Hyden, Miron & Foster, PLLC Law Blog

Saturday, October 30, 2021

Why Your Older Parent Needs a Durable Power of Attorney in Place

Estate planning is important at any age. This is true regardless of your level of wealth. It can be, however, even more urgent when you are entering your golden years. While none of us are immune to unexpected injury or illness that could leave us incapacitated or unable to care for ourselves or manage our finances and other matters, risks can increase with the aging process. This is important for everyone to acknowledge. If you have an aging parent who does not have an estate plan in place, it is important that you talk to them about this. While estate planning includes directing your assets to the right beneficiaries after you pass, it also involves putting critical protections in place for your best interests and wishes while you are still alive. Take the durable power of attorney, for instance. A durable power of attorney can be a legal document of key importance in a comprehensive estate plan. Let’s talk about why your older parent needs a durable power of attorney in place sooner rather than later.

Why Your Older Parent Needs a Durable Power of Attorney in Place

Why does your older parent need a durable power of attorney in place sooner rather than later? Because it is too important to put off. A power of attorney is a legal tool established by the principal and granting authority to someone else, the agent, to act on behalf of the principal in a range of matters that can include finances, property management, and healthcare matters. When a power of attorney is durable, it means that the power granted to the agent under the document will survive in the event that the principal becomes incapacitated.

Powers of attorney established in Arkansas are durable by default. This means that a power of attorney will be durable and survive incapacitation of the principal unless the document explicitly states otherwise. This is the default as it is understood that most people who put a power of attorney in place do so with the intent to grant the agent authority in the event of incapacitation.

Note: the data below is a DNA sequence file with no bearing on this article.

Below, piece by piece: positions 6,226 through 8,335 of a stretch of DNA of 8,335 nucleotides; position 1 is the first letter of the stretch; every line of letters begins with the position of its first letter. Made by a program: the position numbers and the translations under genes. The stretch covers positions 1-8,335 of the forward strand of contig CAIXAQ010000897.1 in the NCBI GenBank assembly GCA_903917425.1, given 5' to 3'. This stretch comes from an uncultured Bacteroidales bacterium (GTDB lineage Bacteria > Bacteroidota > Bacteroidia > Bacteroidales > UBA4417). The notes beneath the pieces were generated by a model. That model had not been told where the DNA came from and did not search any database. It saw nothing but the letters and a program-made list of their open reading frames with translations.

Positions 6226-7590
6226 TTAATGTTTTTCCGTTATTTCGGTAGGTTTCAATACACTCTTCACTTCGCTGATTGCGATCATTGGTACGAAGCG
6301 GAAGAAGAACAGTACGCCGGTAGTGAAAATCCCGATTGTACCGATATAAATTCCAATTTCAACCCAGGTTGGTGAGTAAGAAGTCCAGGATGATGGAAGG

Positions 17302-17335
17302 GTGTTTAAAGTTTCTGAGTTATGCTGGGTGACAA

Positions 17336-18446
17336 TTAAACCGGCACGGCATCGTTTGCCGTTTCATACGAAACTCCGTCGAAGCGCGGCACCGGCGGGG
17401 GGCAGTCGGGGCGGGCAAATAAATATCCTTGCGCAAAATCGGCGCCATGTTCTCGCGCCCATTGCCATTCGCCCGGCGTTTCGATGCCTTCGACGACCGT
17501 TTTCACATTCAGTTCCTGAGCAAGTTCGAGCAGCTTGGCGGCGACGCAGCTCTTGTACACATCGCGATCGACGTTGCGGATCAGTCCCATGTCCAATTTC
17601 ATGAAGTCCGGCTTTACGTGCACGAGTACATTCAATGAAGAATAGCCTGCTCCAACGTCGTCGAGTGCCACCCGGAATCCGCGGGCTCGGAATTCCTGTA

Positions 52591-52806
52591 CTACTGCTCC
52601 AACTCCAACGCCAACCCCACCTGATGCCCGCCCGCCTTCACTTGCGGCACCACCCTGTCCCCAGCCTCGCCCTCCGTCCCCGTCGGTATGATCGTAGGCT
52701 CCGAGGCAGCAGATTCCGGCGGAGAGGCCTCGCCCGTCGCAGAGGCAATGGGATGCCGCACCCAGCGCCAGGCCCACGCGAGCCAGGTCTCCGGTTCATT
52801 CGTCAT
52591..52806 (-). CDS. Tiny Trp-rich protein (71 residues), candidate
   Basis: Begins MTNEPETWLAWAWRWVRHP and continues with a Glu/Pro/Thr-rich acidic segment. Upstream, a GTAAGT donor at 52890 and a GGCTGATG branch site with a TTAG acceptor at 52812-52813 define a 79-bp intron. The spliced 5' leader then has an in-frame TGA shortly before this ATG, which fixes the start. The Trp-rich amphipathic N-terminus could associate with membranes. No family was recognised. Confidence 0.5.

One of the biggest reasons why it is so important for an aging parent to have a durable power of attorney in place is the fact that having such a legal tool established can help avoid the need for guardianship to be established should the parent become incapacitated. Guardianships are established when the ward does not have the ability to take care of himself or herself. While guardianships can be necessary, they can also involve a substantial amount of work as well as being very expensive. If an aging parent puts a durable power of attorney in place when he or she is still competent, then a guardianship can often be avoided as the agent under the durable power of attorney can handle much of the tasks assigned to a guardian.

The difference between a durable power of attorney and guardianship, however, is important and there are many benefits to having a durable power of attorney in place in lieu of waiting for guardianship to be necessary. For instance, with a durable power of attorney, the principal is empowered to select who acts as the agent whereas a guardian is selected by and supervised by the court. Furthermore, the principal has the ability to end the power of attorney at any time and there is no need to go to court in order to establish a power of attorney as you do for guardianship. Last, but not least, a durable power of attorney is relatively inexpensive to put in place while guardianship can be quite costly.

Estate Planning Attorneys

Do not delay in putting a comprehensive estate plan in place. Talk to your loved ones about doing the same. You can count on the team at Hyden, Miron & Foster to put a strong estate plan in place that meets your needs and goals. Contact us today.


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